I think it’s important to understand the background of why our efforts to help in this way were greeted not simply with polite interest, but with rampant enthusiasm. In 1982 the Royal Dutch Shell group analyzed the Soviet economy in great detail, and essentially predicted what they called the "greening of Russia," probably under Gorbachev. We were very surprised and pleased to learn that the Institute for Systems Studies in Moscow had done an identical study, also in 1982, and come to the same conclusions. They both found that the most important single element in the success of the necessary perestroika would be energy efficiency. That’s because it has two benefits: it frees up domestic resources such as capital and technical skills for more productive investment in modernizing industry and agriculture, and at the same time it frees oil and gas for export to earn hard currency to buy technology for the same purpose.
Now the Soviet economy has aptly been called a machine for eating resources. Most commodities are priced at 1928 levels. There’s no effective regulatory substitute for this absent economic glasnost – that is, prices that tell the truth – and as a result, the country is about 3 times as energy intensive as Sweden, or two-thirds more energy intensive than even the United States. This is leading increasingly to a resource crunch as more accessible resources west of the Urals are depleted.
For major expansions of energy supplies, the Soviet Union has three alternatives which are palatable neither to them nor to anyone else. One would be to export less oil and gas (which are vital hard currency sources for them); or to extract more, which is very difficult; or even, if they could afford it, become an importer, thus putting more pressure on the Gulf and very much raising world prices now softened by Soviet exports. Another option is nuclear expansion which was over budget and ten years behind schedule even before Chernobyl. And since Chernobyl at least 3 or 4 nuclear plants under construction have been suspended as a result of both scientific and popular protest. The third option is very extensive burning of low grade coals from the eastern parts of the country, but many of those are of such low quality that no one even knows how to burn them. In recent years they’ve been mining more but getting less energy out of it because the grade declined faster than the tonnage rose.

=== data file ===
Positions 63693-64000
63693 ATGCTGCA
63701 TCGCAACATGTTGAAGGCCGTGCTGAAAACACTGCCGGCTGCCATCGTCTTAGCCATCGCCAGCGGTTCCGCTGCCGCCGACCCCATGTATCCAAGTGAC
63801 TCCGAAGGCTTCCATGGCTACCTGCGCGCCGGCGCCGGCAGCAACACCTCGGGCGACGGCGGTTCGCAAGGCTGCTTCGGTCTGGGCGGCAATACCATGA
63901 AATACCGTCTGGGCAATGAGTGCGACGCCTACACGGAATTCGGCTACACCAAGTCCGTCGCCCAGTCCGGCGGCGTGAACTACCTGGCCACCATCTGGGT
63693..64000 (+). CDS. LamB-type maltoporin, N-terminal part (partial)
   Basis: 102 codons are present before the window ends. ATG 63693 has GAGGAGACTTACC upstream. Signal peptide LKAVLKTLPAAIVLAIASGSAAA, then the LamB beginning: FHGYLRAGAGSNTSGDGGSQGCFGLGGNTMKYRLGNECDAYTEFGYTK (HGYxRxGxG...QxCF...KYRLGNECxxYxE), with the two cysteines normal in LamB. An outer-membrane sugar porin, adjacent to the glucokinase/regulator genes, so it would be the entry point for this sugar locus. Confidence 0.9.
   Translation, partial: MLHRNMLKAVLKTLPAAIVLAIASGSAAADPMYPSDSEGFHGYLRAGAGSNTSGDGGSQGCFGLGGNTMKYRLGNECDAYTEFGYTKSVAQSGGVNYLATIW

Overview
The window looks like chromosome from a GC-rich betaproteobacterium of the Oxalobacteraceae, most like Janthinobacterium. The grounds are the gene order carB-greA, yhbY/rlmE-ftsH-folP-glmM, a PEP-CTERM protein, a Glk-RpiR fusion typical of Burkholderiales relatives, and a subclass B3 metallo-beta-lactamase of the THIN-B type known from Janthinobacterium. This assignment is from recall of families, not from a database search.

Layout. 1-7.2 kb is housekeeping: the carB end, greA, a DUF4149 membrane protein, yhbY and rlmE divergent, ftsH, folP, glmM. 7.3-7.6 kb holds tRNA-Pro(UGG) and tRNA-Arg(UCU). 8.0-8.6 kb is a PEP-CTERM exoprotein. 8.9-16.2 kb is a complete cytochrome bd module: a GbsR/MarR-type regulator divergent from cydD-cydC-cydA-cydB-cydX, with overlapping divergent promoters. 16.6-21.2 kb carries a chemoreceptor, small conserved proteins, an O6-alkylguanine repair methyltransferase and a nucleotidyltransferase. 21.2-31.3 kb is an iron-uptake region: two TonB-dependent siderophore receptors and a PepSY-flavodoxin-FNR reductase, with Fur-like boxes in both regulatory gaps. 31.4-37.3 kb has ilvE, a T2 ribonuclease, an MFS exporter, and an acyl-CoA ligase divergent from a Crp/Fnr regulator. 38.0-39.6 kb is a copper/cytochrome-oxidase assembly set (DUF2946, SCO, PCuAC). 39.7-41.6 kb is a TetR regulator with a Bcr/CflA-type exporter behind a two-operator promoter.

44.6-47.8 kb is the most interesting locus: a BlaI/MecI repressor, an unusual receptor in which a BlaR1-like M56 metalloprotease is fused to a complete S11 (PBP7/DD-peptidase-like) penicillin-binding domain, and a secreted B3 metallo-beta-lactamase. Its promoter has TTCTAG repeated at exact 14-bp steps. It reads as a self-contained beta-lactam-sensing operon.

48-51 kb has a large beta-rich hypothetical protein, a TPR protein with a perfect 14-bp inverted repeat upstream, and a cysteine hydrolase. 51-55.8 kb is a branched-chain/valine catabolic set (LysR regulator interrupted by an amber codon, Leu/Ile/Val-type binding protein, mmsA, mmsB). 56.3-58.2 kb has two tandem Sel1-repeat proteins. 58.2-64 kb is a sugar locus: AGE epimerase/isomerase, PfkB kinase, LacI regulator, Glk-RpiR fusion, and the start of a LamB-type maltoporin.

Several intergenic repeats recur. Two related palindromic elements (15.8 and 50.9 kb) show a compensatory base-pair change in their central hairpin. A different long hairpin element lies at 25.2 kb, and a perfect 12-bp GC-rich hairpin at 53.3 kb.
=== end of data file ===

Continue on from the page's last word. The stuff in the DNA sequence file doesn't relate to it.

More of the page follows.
Now, when you multiply the losses in a system which inefficiently transports and burns coal, then loses 20-30% of the electricity in very long transmission lines from remote parts of the country, and then uses the electricity extremely inefficiently, it’s clear that saving electricity has extraordinary environmental and capital leverage. Or, conversely, if that efficiency is not achieved, but the nation somehow manages to achieve part of the economic growth it’s hoping for, that could easily create a climatic disaster for everyone. So we feel it is urgent to share our information on advanced electricity saving techniques with the Soviets, and for that matter with other countries to which we are extending contacts, such as the People’s Republic of China, India and Brazil.
Robert: You were saying you found an enthusiastic response in the Soviet Union. Has that been at fairly high levels within the Soviet system?
Amory: Yes, chiefly through extensive contacts with Academician Ye. P. Velikhov, who is vice president of the Academy of Sciences and senior advisor to General Secretary Gorbachev. In fact on one trip to Moscow we brought with us a little suitcase containing sample devices of new technologies whose U.S. energy saving potential is equivalent to roughly 200 Chernobyl-size power stations, plus an Alaska pipeline. Velikhov was so excited about actually seeing these things that he had previously only heard about that he immediately arranged for us (together with two other Soviet energy leaders) to make a 40-minute film the next day, called The Energy Efficiency Revolution: A Key To Perestroika – and it was broadcast on nationwide television four times, because he wanted to get this message directly to the Soviet people rather than only to the bureaucracy. We’ve had a similar response talking to many other very senior scientists and government officials, to ordinary people, and to journalists. We’ve found an enormous hunger for information.